5 Myths About Yoga Alignment

Myths about yoga laignment

Every yoga teacher talks about alignment. We’ve all been there. But here are 5 popular myths that need some balancing.

Alignment is a term mostly used to define the practice of some hard-to-achieve yoga postures. Unfortunately, the way the term is used sometimes takes the positivity away from the whole act. Let’s try to bust these common misconceptions to bring back the joy in alignment and yoga.

MYTH #1: You were born with perfect alignment but with time you lost your natural balance and flexibility

That’s just wrong. Don’t be so hard on yourself. First of all, nobody was born with perfect alignment. One side is slightly bigger than the other. For most people, it is the right side. You have one dominant hand and leg. You can write better with the dominant hand, see better with the dominant eye and balance better with the dominant leg. Thus, you see, perfect yoga alignment gained naturally or genetically, is a myth.

What one can gain naturally is flexibility. There can be beginner yogis who will pull off a deep backend pose which even lifetime yogis cannot. But don’t judge yourself for this. Flexibility can also be achieved through practice. Our muscles are toned through lifestyle and postures to become less or more flexible. However, that does not mean that you can be as flexible as everyone else in the yoga class. You can only be more flexible that what you were before. When you feel like the black sheep who needs special instructions, you put pressure on yourself to master that pose. You stop using your body to get into a pose, but start using a pose to get into a body. That’s not yoga. Accept your own levels of flexibility and work on them, keeping nothing as a milestone but your body’s health and inner strength.

MYTH #2: You have got to master the perfect posture

When you try to sing your favourite song, it is not the same as Taylor Swift or Sam Smith singing it. And a 4-year-old girl will have her own rendition. But they are all signing the same song and just as melodious. Just like that, your asana is your own beautiful composition of what your yoga teacher has taught you. Yoga alignment possibly has nothing to do with it. Your yoga pose will be as beautiful as any other perfectly balanced and flexible yogi. Your bones will clash as you twist and bend. You might not be striking a pose for the cover of a yoga magazine, but as long as you are finding peace in it and strengthening your core, you are doing great yoga.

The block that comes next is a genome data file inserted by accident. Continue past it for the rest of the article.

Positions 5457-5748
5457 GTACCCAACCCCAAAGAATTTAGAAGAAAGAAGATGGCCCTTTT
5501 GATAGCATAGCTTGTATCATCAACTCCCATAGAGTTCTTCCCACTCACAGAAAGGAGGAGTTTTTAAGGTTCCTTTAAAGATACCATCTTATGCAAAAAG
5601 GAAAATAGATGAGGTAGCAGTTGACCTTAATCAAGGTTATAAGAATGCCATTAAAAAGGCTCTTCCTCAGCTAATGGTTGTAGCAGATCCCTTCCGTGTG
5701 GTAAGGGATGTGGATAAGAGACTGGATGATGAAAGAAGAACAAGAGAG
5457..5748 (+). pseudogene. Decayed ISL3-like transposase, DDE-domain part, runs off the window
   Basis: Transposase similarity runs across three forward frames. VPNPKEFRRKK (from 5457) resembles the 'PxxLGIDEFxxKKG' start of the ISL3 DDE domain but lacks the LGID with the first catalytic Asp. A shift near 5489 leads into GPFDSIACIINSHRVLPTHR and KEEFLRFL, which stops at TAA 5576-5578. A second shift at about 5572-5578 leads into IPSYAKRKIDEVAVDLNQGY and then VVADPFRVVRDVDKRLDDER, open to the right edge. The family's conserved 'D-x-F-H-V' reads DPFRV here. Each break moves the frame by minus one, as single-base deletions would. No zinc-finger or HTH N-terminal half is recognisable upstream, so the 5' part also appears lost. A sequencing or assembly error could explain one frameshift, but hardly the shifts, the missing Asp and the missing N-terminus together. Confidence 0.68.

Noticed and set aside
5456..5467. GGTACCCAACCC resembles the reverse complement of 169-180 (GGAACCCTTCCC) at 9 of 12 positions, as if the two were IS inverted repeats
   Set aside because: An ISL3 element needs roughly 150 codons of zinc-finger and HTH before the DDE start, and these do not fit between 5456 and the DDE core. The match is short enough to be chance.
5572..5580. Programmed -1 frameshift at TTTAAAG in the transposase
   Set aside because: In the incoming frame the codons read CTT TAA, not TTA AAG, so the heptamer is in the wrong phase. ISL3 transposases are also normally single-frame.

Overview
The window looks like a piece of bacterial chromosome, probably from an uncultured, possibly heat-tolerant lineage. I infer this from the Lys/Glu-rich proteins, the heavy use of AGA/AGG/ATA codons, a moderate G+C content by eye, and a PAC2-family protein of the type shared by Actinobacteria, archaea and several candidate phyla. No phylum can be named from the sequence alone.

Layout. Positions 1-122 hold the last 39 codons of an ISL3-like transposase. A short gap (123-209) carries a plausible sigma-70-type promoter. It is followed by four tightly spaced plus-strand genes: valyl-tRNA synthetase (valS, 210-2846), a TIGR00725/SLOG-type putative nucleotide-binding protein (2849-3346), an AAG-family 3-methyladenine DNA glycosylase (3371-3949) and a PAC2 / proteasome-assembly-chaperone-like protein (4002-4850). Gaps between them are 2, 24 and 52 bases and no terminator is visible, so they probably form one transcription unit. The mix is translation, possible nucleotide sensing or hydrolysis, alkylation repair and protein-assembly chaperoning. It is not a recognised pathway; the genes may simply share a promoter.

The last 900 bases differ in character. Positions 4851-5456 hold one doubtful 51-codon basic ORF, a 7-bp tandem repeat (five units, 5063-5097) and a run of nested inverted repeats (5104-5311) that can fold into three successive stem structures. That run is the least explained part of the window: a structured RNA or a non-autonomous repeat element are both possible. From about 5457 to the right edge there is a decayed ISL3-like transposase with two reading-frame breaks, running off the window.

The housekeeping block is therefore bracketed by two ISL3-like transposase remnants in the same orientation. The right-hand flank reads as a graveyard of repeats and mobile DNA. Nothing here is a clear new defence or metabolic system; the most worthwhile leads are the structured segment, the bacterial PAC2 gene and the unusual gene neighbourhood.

Chanting, visualization, or deep breathing and the shape of your bones, unfortunately, can affect how your yoga pose looks and feels, but not always alignment. So relax, just do your best and feel your best.

Yoga poses

MYTH #3: Improper yoga alignment can lead to injuries

Going back to point number 1. We are not naturally aligned, remember? Improper yoga alignment is very natural. And anything that is natural, cannot lead to injuries. Because that is how nature designed it to be, and it is perfect just like that. Have you heard the words, ‘Wabi Sabi’ ever? They mean ‘beautifully imperfect’ in Japanese. And that is exactly what all of us are. Injuries take place in yoga class because people push themselves to achieve a pose, that their body is not yet comfortable in, or maybe never will be. But improper alignment is not the cause behind yoga injuries.

MYTH #4: Proper yoga alignment leads to the perfect flow of energy

Yoga practitioners often believe that a perfect pose creates magic and lights up your nervous systems. Energy then flows freely in your body. But actually, it’s the opposite that is true. When we stretch or twist or bend, we are creating an obstacle for blood circulation and using it is a training course for the body to tame itself to the hardship. If you stay in a pose for too long, no matter how perfect your yoga alignment is, some part of your body will become numb. And when you will release the pose, blood will circulate freely again, leading to the feeling of Prana gushing in every part of your body. This is what yoga wishes to teach. The art of keeping calm and balanced in a difficulty, the art of endurance.

Learning the subtle art of keeping calm and balanced even in the face of difficulty is a powerful lesson—and one with profound implications outside the yoga studio as well.

MYTH #5: Some universal principles of alignment work for everyone

How many of you have heard a yoga teacher say, ‘Don’t let your front knee travel in front of your toes in lunging poses or you’ll hurt your knee!’. We’re guessing, all of you. But what about asanas like skanasana or a yoga squat? Doesn’t the knee travel in front of your toes in these. And there is another ‘universal’ rule. ‘Keep your elbows close to your body in chaturanga dandasana or it could hurt your shoulders!’ But for some people, the elbows-in position can actually be more damaging than the elbows-out position. It’s just a matter of how your shoulder joint is built.

If you’d ask 3 yoga teachers about the techniques or steps to a perfect triangle pose, you’ll learn three different methods altogether. There is no universal rule that bodies follow. Yoga is the beautiful art that makes your soul and your body communicate with each other. Chances are, each body has something different and unique to say. And the diversity is what makes yoga a developing science and not a hard-coded guide.

In truth, the human body itself is the most effective yoga teacher in the yoga room—and the best yoga teachers themselves understand that. Their teaching is as much inside-out as it is outside-in. The best yoga teachers hence, are often not the ones who can make the perfect yoga pose and impose the need of yoga alignment. But the best yoga teachers are the ones who understand and appreciate every yoga seeker. And definitely the one’s who wear the best yoga pants. 😉

 

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